Murdoch Set to Buy Delphi Data Services : Media: News Corp. gets ready to hit the information superhighway. An electronic newspaper is planned.
Rupert Murdoch’s News Corp., taking a step toward creating what it calls an electronic newspaper, said Wednesday that it has agreed to acquire Delphi Internet Services, the fifth-largest on-line computer service in the United States.
The deal should help Murdoch to eventually produce electronic newspapers, magazines and books for personal computers users and cable TV subscribers. In recent years, he has made several investments in technology companies that will link parts of his media empire.
Delphi provides full access to the Internet, a network of computer networks that connects millions of users around the world. It is used most by scholars and technical professionals, but private businesses and individuals are increasingly tapping the rapidly expanding system.
Terms of the acquisition proposal were not disclosed. News Corp. owns the Fox Inc. film and TV studio in addition to newspapers, among them the Times of London and the New York Post. Like other major media companies, it is trying to capitalize on the convergence of computer, telephone and television technologies, which seem to be coming together to provide an array of information and services to households and businesses.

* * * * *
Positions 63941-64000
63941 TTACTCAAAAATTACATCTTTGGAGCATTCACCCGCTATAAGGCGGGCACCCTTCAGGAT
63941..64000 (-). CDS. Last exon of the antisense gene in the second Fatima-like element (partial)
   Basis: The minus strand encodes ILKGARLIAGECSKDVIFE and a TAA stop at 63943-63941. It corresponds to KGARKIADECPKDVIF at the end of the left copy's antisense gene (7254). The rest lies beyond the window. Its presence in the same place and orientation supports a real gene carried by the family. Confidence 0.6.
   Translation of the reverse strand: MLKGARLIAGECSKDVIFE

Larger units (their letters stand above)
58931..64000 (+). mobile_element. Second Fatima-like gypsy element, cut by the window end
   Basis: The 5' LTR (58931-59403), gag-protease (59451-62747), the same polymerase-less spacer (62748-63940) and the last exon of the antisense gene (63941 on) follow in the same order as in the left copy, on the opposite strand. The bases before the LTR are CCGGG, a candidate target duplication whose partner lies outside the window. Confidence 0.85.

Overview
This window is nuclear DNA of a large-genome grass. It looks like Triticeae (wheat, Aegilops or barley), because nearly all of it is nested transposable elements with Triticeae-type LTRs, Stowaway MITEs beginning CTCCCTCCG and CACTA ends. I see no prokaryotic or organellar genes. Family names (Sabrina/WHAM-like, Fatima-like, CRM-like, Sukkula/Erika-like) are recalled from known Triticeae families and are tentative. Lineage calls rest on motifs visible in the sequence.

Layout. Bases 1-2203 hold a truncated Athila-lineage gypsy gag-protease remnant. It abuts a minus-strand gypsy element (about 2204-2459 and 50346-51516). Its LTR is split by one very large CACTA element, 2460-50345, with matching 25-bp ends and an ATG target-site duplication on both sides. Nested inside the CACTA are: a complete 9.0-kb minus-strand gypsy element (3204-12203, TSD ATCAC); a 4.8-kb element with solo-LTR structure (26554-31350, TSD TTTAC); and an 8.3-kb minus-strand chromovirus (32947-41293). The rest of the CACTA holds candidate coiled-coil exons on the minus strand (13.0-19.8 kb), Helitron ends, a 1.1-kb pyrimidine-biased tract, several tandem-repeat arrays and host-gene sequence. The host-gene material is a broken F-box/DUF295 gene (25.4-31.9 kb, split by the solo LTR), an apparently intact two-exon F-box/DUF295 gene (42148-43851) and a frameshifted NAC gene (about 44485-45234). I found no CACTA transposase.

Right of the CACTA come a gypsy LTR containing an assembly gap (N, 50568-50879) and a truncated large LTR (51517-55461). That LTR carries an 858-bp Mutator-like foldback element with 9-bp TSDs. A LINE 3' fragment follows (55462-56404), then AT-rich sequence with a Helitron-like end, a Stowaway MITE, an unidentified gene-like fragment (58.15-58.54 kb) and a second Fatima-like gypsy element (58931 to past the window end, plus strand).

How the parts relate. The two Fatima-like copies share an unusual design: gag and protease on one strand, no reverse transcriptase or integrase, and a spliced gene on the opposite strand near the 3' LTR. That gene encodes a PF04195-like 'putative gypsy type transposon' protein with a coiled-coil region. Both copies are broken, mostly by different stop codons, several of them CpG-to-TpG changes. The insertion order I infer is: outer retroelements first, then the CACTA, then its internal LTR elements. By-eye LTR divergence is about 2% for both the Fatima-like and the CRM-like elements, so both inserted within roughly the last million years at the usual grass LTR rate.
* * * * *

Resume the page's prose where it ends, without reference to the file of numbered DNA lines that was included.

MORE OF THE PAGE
One of the major obstacles, however, has been developing a system that will allow most potential users still not familiar with computers to navigate the maze of computer networks and data banks accessible over such an information superhighway.
Delphi says it has already developed easy-to-use methods of access to the Internet and could design similar systems to help develop an electronic newspaper or magazine.
Murdoch, in a prepared statement, said the proposed Delphi acquisition would “provide a series of additional products and services, including an electronic newspaper unlike any other and an electronic version of TV Guide.”
Delphi, based in Cambridge, Mass., was founded in 1982 and has fewer than 100 employees. In addition to providing access to the Internet, it designs interfaces that allow computer users to interact with on-line data and video services. For example, it helped design the interface for parts of GTE’s Cerritos cable TV project.
Delphi says it is the only nationwide service that allows subscribers access to all of the Internet, including networks operated by institutions such as the National Aeronautics and Space Administration, the Library of Congress and the Harvard University library.
Delphi would not disclose how many subscribers it has. Prodigy and Compuserve each has about a million subscribers, and America On-Line has perhaps 250,000. The Genie service ranks fourth.